Credit Crunch Hits China: “It Could Be Worse Than Lehman”
Worries about a credit crunch in China drive investors in Bonds and U.S. Treasuries. Although China’s central bank tried to dispel the fear, but experts see more risks than the collapse of Lehman Brothers.
The Tokyoinvestors on the international markets do not come to rest.Hardly move the headlines on the European debt crisis somewhat in the background, a new construction is happening on. And this is precisely in China. The nervousness of investors is greater, because in the worst case threatens new financial crisis. “A credit crunch in China could still have severe consequences, as we have seen after the Lehman collapse,” said Akira Takei of Mizuho Asset Management in Tokyo.
China’s heavily indebted banks trust, as has become clear in recent days, the ability to pay their own competitors and therefore no longer lend to each other only at very high interest money. At times, it had to be spent whopping 25 percent. The high boiling fear is that small banks with high outstanding loan portfolios without aid from the Chinese central bank may go bankrupt – and infect the entire industry. Thus, the economy could be affected in tow and then key international trading partners as well as Germany. Investors reminded of the collapse of U.S. investment bank Lehman Brothers in the fall of 2008 and the subsequent banking crisis. They fear a repeat of history.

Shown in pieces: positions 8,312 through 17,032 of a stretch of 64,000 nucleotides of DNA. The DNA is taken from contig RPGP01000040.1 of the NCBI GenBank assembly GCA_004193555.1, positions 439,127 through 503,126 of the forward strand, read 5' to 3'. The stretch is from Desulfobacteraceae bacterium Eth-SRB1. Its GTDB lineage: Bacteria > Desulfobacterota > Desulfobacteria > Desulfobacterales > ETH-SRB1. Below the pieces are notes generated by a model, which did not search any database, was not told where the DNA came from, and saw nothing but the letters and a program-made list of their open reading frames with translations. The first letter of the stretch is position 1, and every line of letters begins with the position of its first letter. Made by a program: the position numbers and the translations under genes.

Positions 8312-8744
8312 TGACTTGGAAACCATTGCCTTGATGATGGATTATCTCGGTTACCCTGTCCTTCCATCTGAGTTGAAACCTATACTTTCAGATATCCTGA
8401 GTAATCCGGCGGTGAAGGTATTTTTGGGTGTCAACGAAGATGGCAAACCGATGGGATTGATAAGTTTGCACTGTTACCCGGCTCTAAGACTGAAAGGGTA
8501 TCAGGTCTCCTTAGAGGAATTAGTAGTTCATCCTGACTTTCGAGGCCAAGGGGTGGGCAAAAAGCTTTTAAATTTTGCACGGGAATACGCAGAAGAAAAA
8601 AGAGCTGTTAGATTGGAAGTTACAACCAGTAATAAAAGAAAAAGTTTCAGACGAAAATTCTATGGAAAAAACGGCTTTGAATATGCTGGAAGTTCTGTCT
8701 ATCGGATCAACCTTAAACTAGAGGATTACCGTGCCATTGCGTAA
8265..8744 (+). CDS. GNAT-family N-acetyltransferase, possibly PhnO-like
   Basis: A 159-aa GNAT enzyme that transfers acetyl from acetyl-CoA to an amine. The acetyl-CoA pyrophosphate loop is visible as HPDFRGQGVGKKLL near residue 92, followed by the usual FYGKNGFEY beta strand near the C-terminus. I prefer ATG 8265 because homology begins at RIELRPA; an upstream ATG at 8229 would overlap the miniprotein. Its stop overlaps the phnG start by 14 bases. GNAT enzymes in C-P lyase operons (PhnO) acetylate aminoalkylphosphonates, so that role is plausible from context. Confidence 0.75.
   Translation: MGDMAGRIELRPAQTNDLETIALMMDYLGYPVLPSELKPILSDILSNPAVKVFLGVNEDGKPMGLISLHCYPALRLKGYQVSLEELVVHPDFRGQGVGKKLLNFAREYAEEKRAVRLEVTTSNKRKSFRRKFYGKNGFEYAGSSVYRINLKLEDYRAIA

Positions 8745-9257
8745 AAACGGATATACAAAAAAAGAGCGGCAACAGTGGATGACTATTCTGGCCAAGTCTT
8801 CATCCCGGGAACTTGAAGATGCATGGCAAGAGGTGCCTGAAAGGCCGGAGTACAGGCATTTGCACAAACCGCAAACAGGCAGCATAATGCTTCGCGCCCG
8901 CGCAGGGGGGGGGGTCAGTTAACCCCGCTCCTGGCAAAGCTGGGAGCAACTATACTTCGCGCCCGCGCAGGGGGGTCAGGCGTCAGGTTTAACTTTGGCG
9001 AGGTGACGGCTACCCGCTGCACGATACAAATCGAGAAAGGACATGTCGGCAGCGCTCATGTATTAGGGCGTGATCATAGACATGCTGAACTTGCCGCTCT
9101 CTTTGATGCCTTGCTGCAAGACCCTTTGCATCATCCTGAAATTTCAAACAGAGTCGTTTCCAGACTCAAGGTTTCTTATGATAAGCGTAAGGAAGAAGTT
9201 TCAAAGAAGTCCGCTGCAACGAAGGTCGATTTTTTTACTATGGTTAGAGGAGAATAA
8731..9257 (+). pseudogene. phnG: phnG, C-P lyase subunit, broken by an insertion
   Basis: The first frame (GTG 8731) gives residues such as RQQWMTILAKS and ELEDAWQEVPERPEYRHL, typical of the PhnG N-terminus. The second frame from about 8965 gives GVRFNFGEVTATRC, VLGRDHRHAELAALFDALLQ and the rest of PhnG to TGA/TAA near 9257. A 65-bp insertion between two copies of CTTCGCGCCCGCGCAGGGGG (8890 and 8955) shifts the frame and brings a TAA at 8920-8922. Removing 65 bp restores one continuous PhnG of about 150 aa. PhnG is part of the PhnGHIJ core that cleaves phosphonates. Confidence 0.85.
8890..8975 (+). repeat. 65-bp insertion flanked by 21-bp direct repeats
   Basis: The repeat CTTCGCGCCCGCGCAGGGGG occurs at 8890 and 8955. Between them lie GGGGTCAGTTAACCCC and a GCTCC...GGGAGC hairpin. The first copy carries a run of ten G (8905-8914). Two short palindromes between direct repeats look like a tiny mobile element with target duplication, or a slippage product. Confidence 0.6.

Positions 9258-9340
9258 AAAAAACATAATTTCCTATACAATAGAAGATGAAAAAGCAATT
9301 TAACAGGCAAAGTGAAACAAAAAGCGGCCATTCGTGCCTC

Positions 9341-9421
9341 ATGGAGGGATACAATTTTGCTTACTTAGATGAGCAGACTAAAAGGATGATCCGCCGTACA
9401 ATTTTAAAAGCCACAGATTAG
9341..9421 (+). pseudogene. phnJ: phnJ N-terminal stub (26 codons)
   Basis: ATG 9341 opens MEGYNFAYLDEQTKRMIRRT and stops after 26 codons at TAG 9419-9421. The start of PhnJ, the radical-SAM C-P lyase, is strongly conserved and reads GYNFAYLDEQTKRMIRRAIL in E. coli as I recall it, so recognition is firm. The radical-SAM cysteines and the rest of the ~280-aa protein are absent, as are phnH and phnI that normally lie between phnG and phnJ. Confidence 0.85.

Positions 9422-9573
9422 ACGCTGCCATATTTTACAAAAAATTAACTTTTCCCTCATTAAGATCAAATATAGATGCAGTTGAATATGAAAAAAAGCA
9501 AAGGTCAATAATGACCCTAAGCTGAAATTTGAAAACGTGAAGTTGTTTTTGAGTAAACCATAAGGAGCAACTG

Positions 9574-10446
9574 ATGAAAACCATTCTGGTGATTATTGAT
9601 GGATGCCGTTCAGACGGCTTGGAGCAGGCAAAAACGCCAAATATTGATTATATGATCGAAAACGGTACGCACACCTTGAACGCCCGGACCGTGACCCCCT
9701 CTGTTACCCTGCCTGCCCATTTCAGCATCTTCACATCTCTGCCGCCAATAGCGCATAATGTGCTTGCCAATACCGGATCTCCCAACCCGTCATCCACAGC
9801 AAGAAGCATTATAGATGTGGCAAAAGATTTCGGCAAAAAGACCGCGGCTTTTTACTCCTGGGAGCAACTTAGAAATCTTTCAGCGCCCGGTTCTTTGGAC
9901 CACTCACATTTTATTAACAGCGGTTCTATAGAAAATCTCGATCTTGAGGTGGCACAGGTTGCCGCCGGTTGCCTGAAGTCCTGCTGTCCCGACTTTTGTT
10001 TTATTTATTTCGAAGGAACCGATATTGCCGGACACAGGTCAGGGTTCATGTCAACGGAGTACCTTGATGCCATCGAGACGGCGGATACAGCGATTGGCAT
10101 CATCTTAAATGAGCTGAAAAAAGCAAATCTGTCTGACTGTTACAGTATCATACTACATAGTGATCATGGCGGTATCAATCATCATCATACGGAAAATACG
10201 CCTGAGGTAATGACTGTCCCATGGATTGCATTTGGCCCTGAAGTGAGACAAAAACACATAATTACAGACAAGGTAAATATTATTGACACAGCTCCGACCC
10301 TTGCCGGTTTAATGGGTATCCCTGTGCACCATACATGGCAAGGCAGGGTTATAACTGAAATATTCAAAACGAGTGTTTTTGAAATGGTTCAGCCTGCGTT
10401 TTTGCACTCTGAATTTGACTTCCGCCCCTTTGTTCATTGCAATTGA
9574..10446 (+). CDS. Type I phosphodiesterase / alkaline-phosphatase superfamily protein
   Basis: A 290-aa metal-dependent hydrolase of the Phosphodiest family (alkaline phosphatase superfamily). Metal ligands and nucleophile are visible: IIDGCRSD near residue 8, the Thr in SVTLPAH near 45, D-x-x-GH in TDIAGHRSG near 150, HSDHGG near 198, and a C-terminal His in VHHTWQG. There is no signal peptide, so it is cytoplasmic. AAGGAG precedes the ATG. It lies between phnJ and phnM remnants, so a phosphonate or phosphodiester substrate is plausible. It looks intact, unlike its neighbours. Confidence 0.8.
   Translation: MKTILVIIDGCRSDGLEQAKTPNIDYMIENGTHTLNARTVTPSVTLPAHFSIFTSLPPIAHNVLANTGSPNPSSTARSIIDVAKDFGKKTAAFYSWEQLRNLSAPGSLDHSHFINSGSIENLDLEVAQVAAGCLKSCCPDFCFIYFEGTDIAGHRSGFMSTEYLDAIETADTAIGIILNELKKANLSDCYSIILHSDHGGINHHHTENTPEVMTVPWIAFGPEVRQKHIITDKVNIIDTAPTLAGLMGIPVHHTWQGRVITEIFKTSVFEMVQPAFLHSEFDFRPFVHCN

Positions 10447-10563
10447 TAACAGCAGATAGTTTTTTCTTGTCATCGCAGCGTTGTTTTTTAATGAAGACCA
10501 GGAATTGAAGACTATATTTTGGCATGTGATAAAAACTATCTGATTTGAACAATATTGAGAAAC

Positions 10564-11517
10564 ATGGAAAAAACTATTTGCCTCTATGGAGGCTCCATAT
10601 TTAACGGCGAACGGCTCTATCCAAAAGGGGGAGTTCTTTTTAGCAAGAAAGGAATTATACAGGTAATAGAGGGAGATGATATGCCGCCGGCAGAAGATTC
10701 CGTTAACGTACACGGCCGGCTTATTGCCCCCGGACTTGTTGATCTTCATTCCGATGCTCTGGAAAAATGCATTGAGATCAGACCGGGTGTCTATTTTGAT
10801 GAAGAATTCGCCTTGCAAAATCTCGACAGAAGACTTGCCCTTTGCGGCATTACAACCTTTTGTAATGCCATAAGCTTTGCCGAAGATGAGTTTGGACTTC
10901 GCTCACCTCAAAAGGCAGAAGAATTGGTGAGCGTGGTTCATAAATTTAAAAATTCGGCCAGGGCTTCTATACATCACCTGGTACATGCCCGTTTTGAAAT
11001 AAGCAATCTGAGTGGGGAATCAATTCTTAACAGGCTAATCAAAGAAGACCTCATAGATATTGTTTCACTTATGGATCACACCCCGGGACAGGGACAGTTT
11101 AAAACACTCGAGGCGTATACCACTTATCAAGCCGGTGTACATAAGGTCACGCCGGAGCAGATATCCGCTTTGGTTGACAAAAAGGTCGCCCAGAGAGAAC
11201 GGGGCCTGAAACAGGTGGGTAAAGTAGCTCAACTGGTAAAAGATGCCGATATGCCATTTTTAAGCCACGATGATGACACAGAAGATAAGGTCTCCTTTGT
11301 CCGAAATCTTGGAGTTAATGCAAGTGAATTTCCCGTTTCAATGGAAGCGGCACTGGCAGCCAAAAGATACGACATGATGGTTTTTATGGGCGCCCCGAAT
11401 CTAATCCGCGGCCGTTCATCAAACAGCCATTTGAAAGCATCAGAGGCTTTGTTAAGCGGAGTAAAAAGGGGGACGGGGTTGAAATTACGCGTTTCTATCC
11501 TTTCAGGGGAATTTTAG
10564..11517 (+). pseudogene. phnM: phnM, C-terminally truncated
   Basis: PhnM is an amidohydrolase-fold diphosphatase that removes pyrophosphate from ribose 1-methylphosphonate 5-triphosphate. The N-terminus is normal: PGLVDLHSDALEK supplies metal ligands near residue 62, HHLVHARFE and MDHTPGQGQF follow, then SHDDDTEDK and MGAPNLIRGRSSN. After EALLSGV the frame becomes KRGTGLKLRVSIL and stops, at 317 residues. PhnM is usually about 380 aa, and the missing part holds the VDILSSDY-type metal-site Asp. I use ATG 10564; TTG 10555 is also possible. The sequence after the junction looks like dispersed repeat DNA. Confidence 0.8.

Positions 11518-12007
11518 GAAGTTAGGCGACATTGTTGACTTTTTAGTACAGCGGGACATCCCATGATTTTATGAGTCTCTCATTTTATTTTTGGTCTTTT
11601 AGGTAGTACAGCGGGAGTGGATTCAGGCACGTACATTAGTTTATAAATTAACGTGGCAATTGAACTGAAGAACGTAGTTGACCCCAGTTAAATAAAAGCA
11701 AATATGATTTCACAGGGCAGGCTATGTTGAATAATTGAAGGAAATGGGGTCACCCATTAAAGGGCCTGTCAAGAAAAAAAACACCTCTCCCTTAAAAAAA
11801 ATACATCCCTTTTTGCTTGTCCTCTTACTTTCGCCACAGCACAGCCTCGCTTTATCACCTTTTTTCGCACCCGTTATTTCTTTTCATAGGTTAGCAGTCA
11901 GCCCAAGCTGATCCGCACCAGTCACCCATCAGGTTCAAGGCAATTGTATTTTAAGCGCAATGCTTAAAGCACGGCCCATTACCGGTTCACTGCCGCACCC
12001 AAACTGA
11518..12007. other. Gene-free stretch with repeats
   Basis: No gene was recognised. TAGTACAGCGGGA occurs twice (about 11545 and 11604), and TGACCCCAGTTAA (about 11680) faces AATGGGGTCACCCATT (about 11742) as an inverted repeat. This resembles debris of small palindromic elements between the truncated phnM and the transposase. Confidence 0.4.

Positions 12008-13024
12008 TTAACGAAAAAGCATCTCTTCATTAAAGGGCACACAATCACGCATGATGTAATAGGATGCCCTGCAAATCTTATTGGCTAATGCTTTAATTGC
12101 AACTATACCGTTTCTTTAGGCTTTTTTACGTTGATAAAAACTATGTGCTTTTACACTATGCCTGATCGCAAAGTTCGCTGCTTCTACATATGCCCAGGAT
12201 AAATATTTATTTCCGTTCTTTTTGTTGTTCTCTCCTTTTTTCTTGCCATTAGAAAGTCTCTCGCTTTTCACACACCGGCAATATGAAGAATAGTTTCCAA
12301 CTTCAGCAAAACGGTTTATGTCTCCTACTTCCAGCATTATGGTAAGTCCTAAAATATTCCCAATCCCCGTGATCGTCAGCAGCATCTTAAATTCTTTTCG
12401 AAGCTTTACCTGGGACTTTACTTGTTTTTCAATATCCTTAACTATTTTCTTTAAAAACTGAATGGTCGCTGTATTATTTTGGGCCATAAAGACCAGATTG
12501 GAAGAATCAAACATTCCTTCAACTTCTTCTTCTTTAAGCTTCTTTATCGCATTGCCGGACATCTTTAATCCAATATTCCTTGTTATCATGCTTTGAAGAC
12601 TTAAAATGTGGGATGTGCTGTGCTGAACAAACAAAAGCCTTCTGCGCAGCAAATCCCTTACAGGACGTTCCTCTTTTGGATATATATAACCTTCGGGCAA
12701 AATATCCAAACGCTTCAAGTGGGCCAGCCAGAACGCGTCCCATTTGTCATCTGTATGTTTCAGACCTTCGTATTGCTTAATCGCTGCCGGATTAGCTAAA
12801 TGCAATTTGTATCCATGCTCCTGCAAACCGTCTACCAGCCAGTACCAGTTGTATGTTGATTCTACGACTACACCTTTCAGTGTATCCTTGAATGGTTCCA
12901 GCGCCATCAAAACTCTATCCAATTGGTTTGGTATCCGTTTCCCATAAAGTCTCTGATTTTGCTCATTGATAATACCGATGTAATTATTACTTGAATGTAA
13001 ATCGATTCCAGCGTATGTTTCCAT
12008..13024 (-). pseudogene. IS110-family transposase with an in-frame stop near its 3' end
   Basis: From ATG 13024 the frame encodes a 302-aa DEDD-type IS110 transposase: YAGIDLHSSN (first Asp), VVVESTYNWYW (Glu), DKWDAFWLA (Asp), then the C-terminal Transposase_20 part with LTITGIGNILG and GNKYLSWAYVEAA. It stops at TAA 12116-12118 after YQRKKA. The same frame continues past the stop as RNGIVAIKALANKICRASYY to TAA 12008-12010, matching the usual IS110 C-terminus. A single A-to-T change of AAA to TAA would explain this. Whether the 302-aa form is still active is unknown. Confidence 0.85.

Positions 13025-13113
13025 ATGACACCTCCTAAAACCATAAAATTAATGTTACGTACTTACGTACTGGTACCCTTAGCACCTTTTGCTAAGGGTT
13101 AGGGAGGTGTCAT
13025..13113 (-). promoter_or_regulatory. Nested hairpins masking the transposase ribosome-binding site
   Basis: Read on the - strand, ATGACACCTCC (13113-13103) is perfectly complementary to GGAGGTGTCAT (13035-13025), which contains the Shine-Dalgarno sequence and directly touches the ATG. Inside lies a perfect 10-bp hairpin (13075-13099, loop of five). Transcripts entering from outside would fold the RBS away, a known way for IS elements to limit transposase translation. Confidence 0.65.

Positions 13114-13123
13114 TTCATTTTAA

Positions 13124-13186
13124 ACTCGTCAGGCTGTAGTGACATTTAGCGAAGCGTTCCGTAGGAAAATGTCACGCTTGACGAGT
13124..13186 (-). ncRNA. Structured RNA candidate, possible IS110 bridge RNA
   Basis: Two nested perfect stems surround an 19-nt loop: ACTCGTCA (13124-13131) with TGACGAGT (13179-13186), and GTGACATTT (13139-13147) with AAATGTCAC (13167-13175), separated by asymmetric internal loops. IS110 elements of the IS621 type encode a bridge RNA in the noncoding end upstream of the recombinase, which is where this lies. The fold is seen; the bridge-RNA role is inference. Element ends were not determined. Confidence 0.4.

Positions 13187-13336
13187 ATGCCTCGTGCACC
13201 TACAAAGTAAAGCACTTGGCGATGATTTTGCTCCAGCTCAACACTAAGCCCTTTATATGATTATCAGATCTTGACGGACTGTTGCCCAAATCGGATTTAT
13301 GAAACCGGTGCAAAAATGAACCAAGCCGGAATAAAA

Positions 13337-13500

Credit crunch hits China
After the US Federal Reserve on Thursday indicated a possible end to quantitative easing, there was a major outflow of speculative “hot money” from Asia and other emerging economies. In China, a credit squeeze by the country’s central bank turned into a credit crunch.
Since the beginning of June, Chinese banks and financial institutions have been wary of lending to each other, leading to sharp rises in inter-bank borrowing rates (Shibor). On Thursday, however, inter-bank lending virtually froze. Against market expectations, the Chinese People’s Bank did not inject cash into the money market to ease an acute credit shortage.
The result was panic that pushed the seven-day rate up by 3.8 percentage points, to a record high of 12.06 percent, and the overnight rate more than doubled, from 5.98 percentage points to 13.85 percent. The benchmark seven-day rate was only 2.78 percent in May and in the range of 6 percent in early June.
China’s economy based on credit is and was from the beginning a mega bubble. Otherwise they would have never made it in the short of time this way.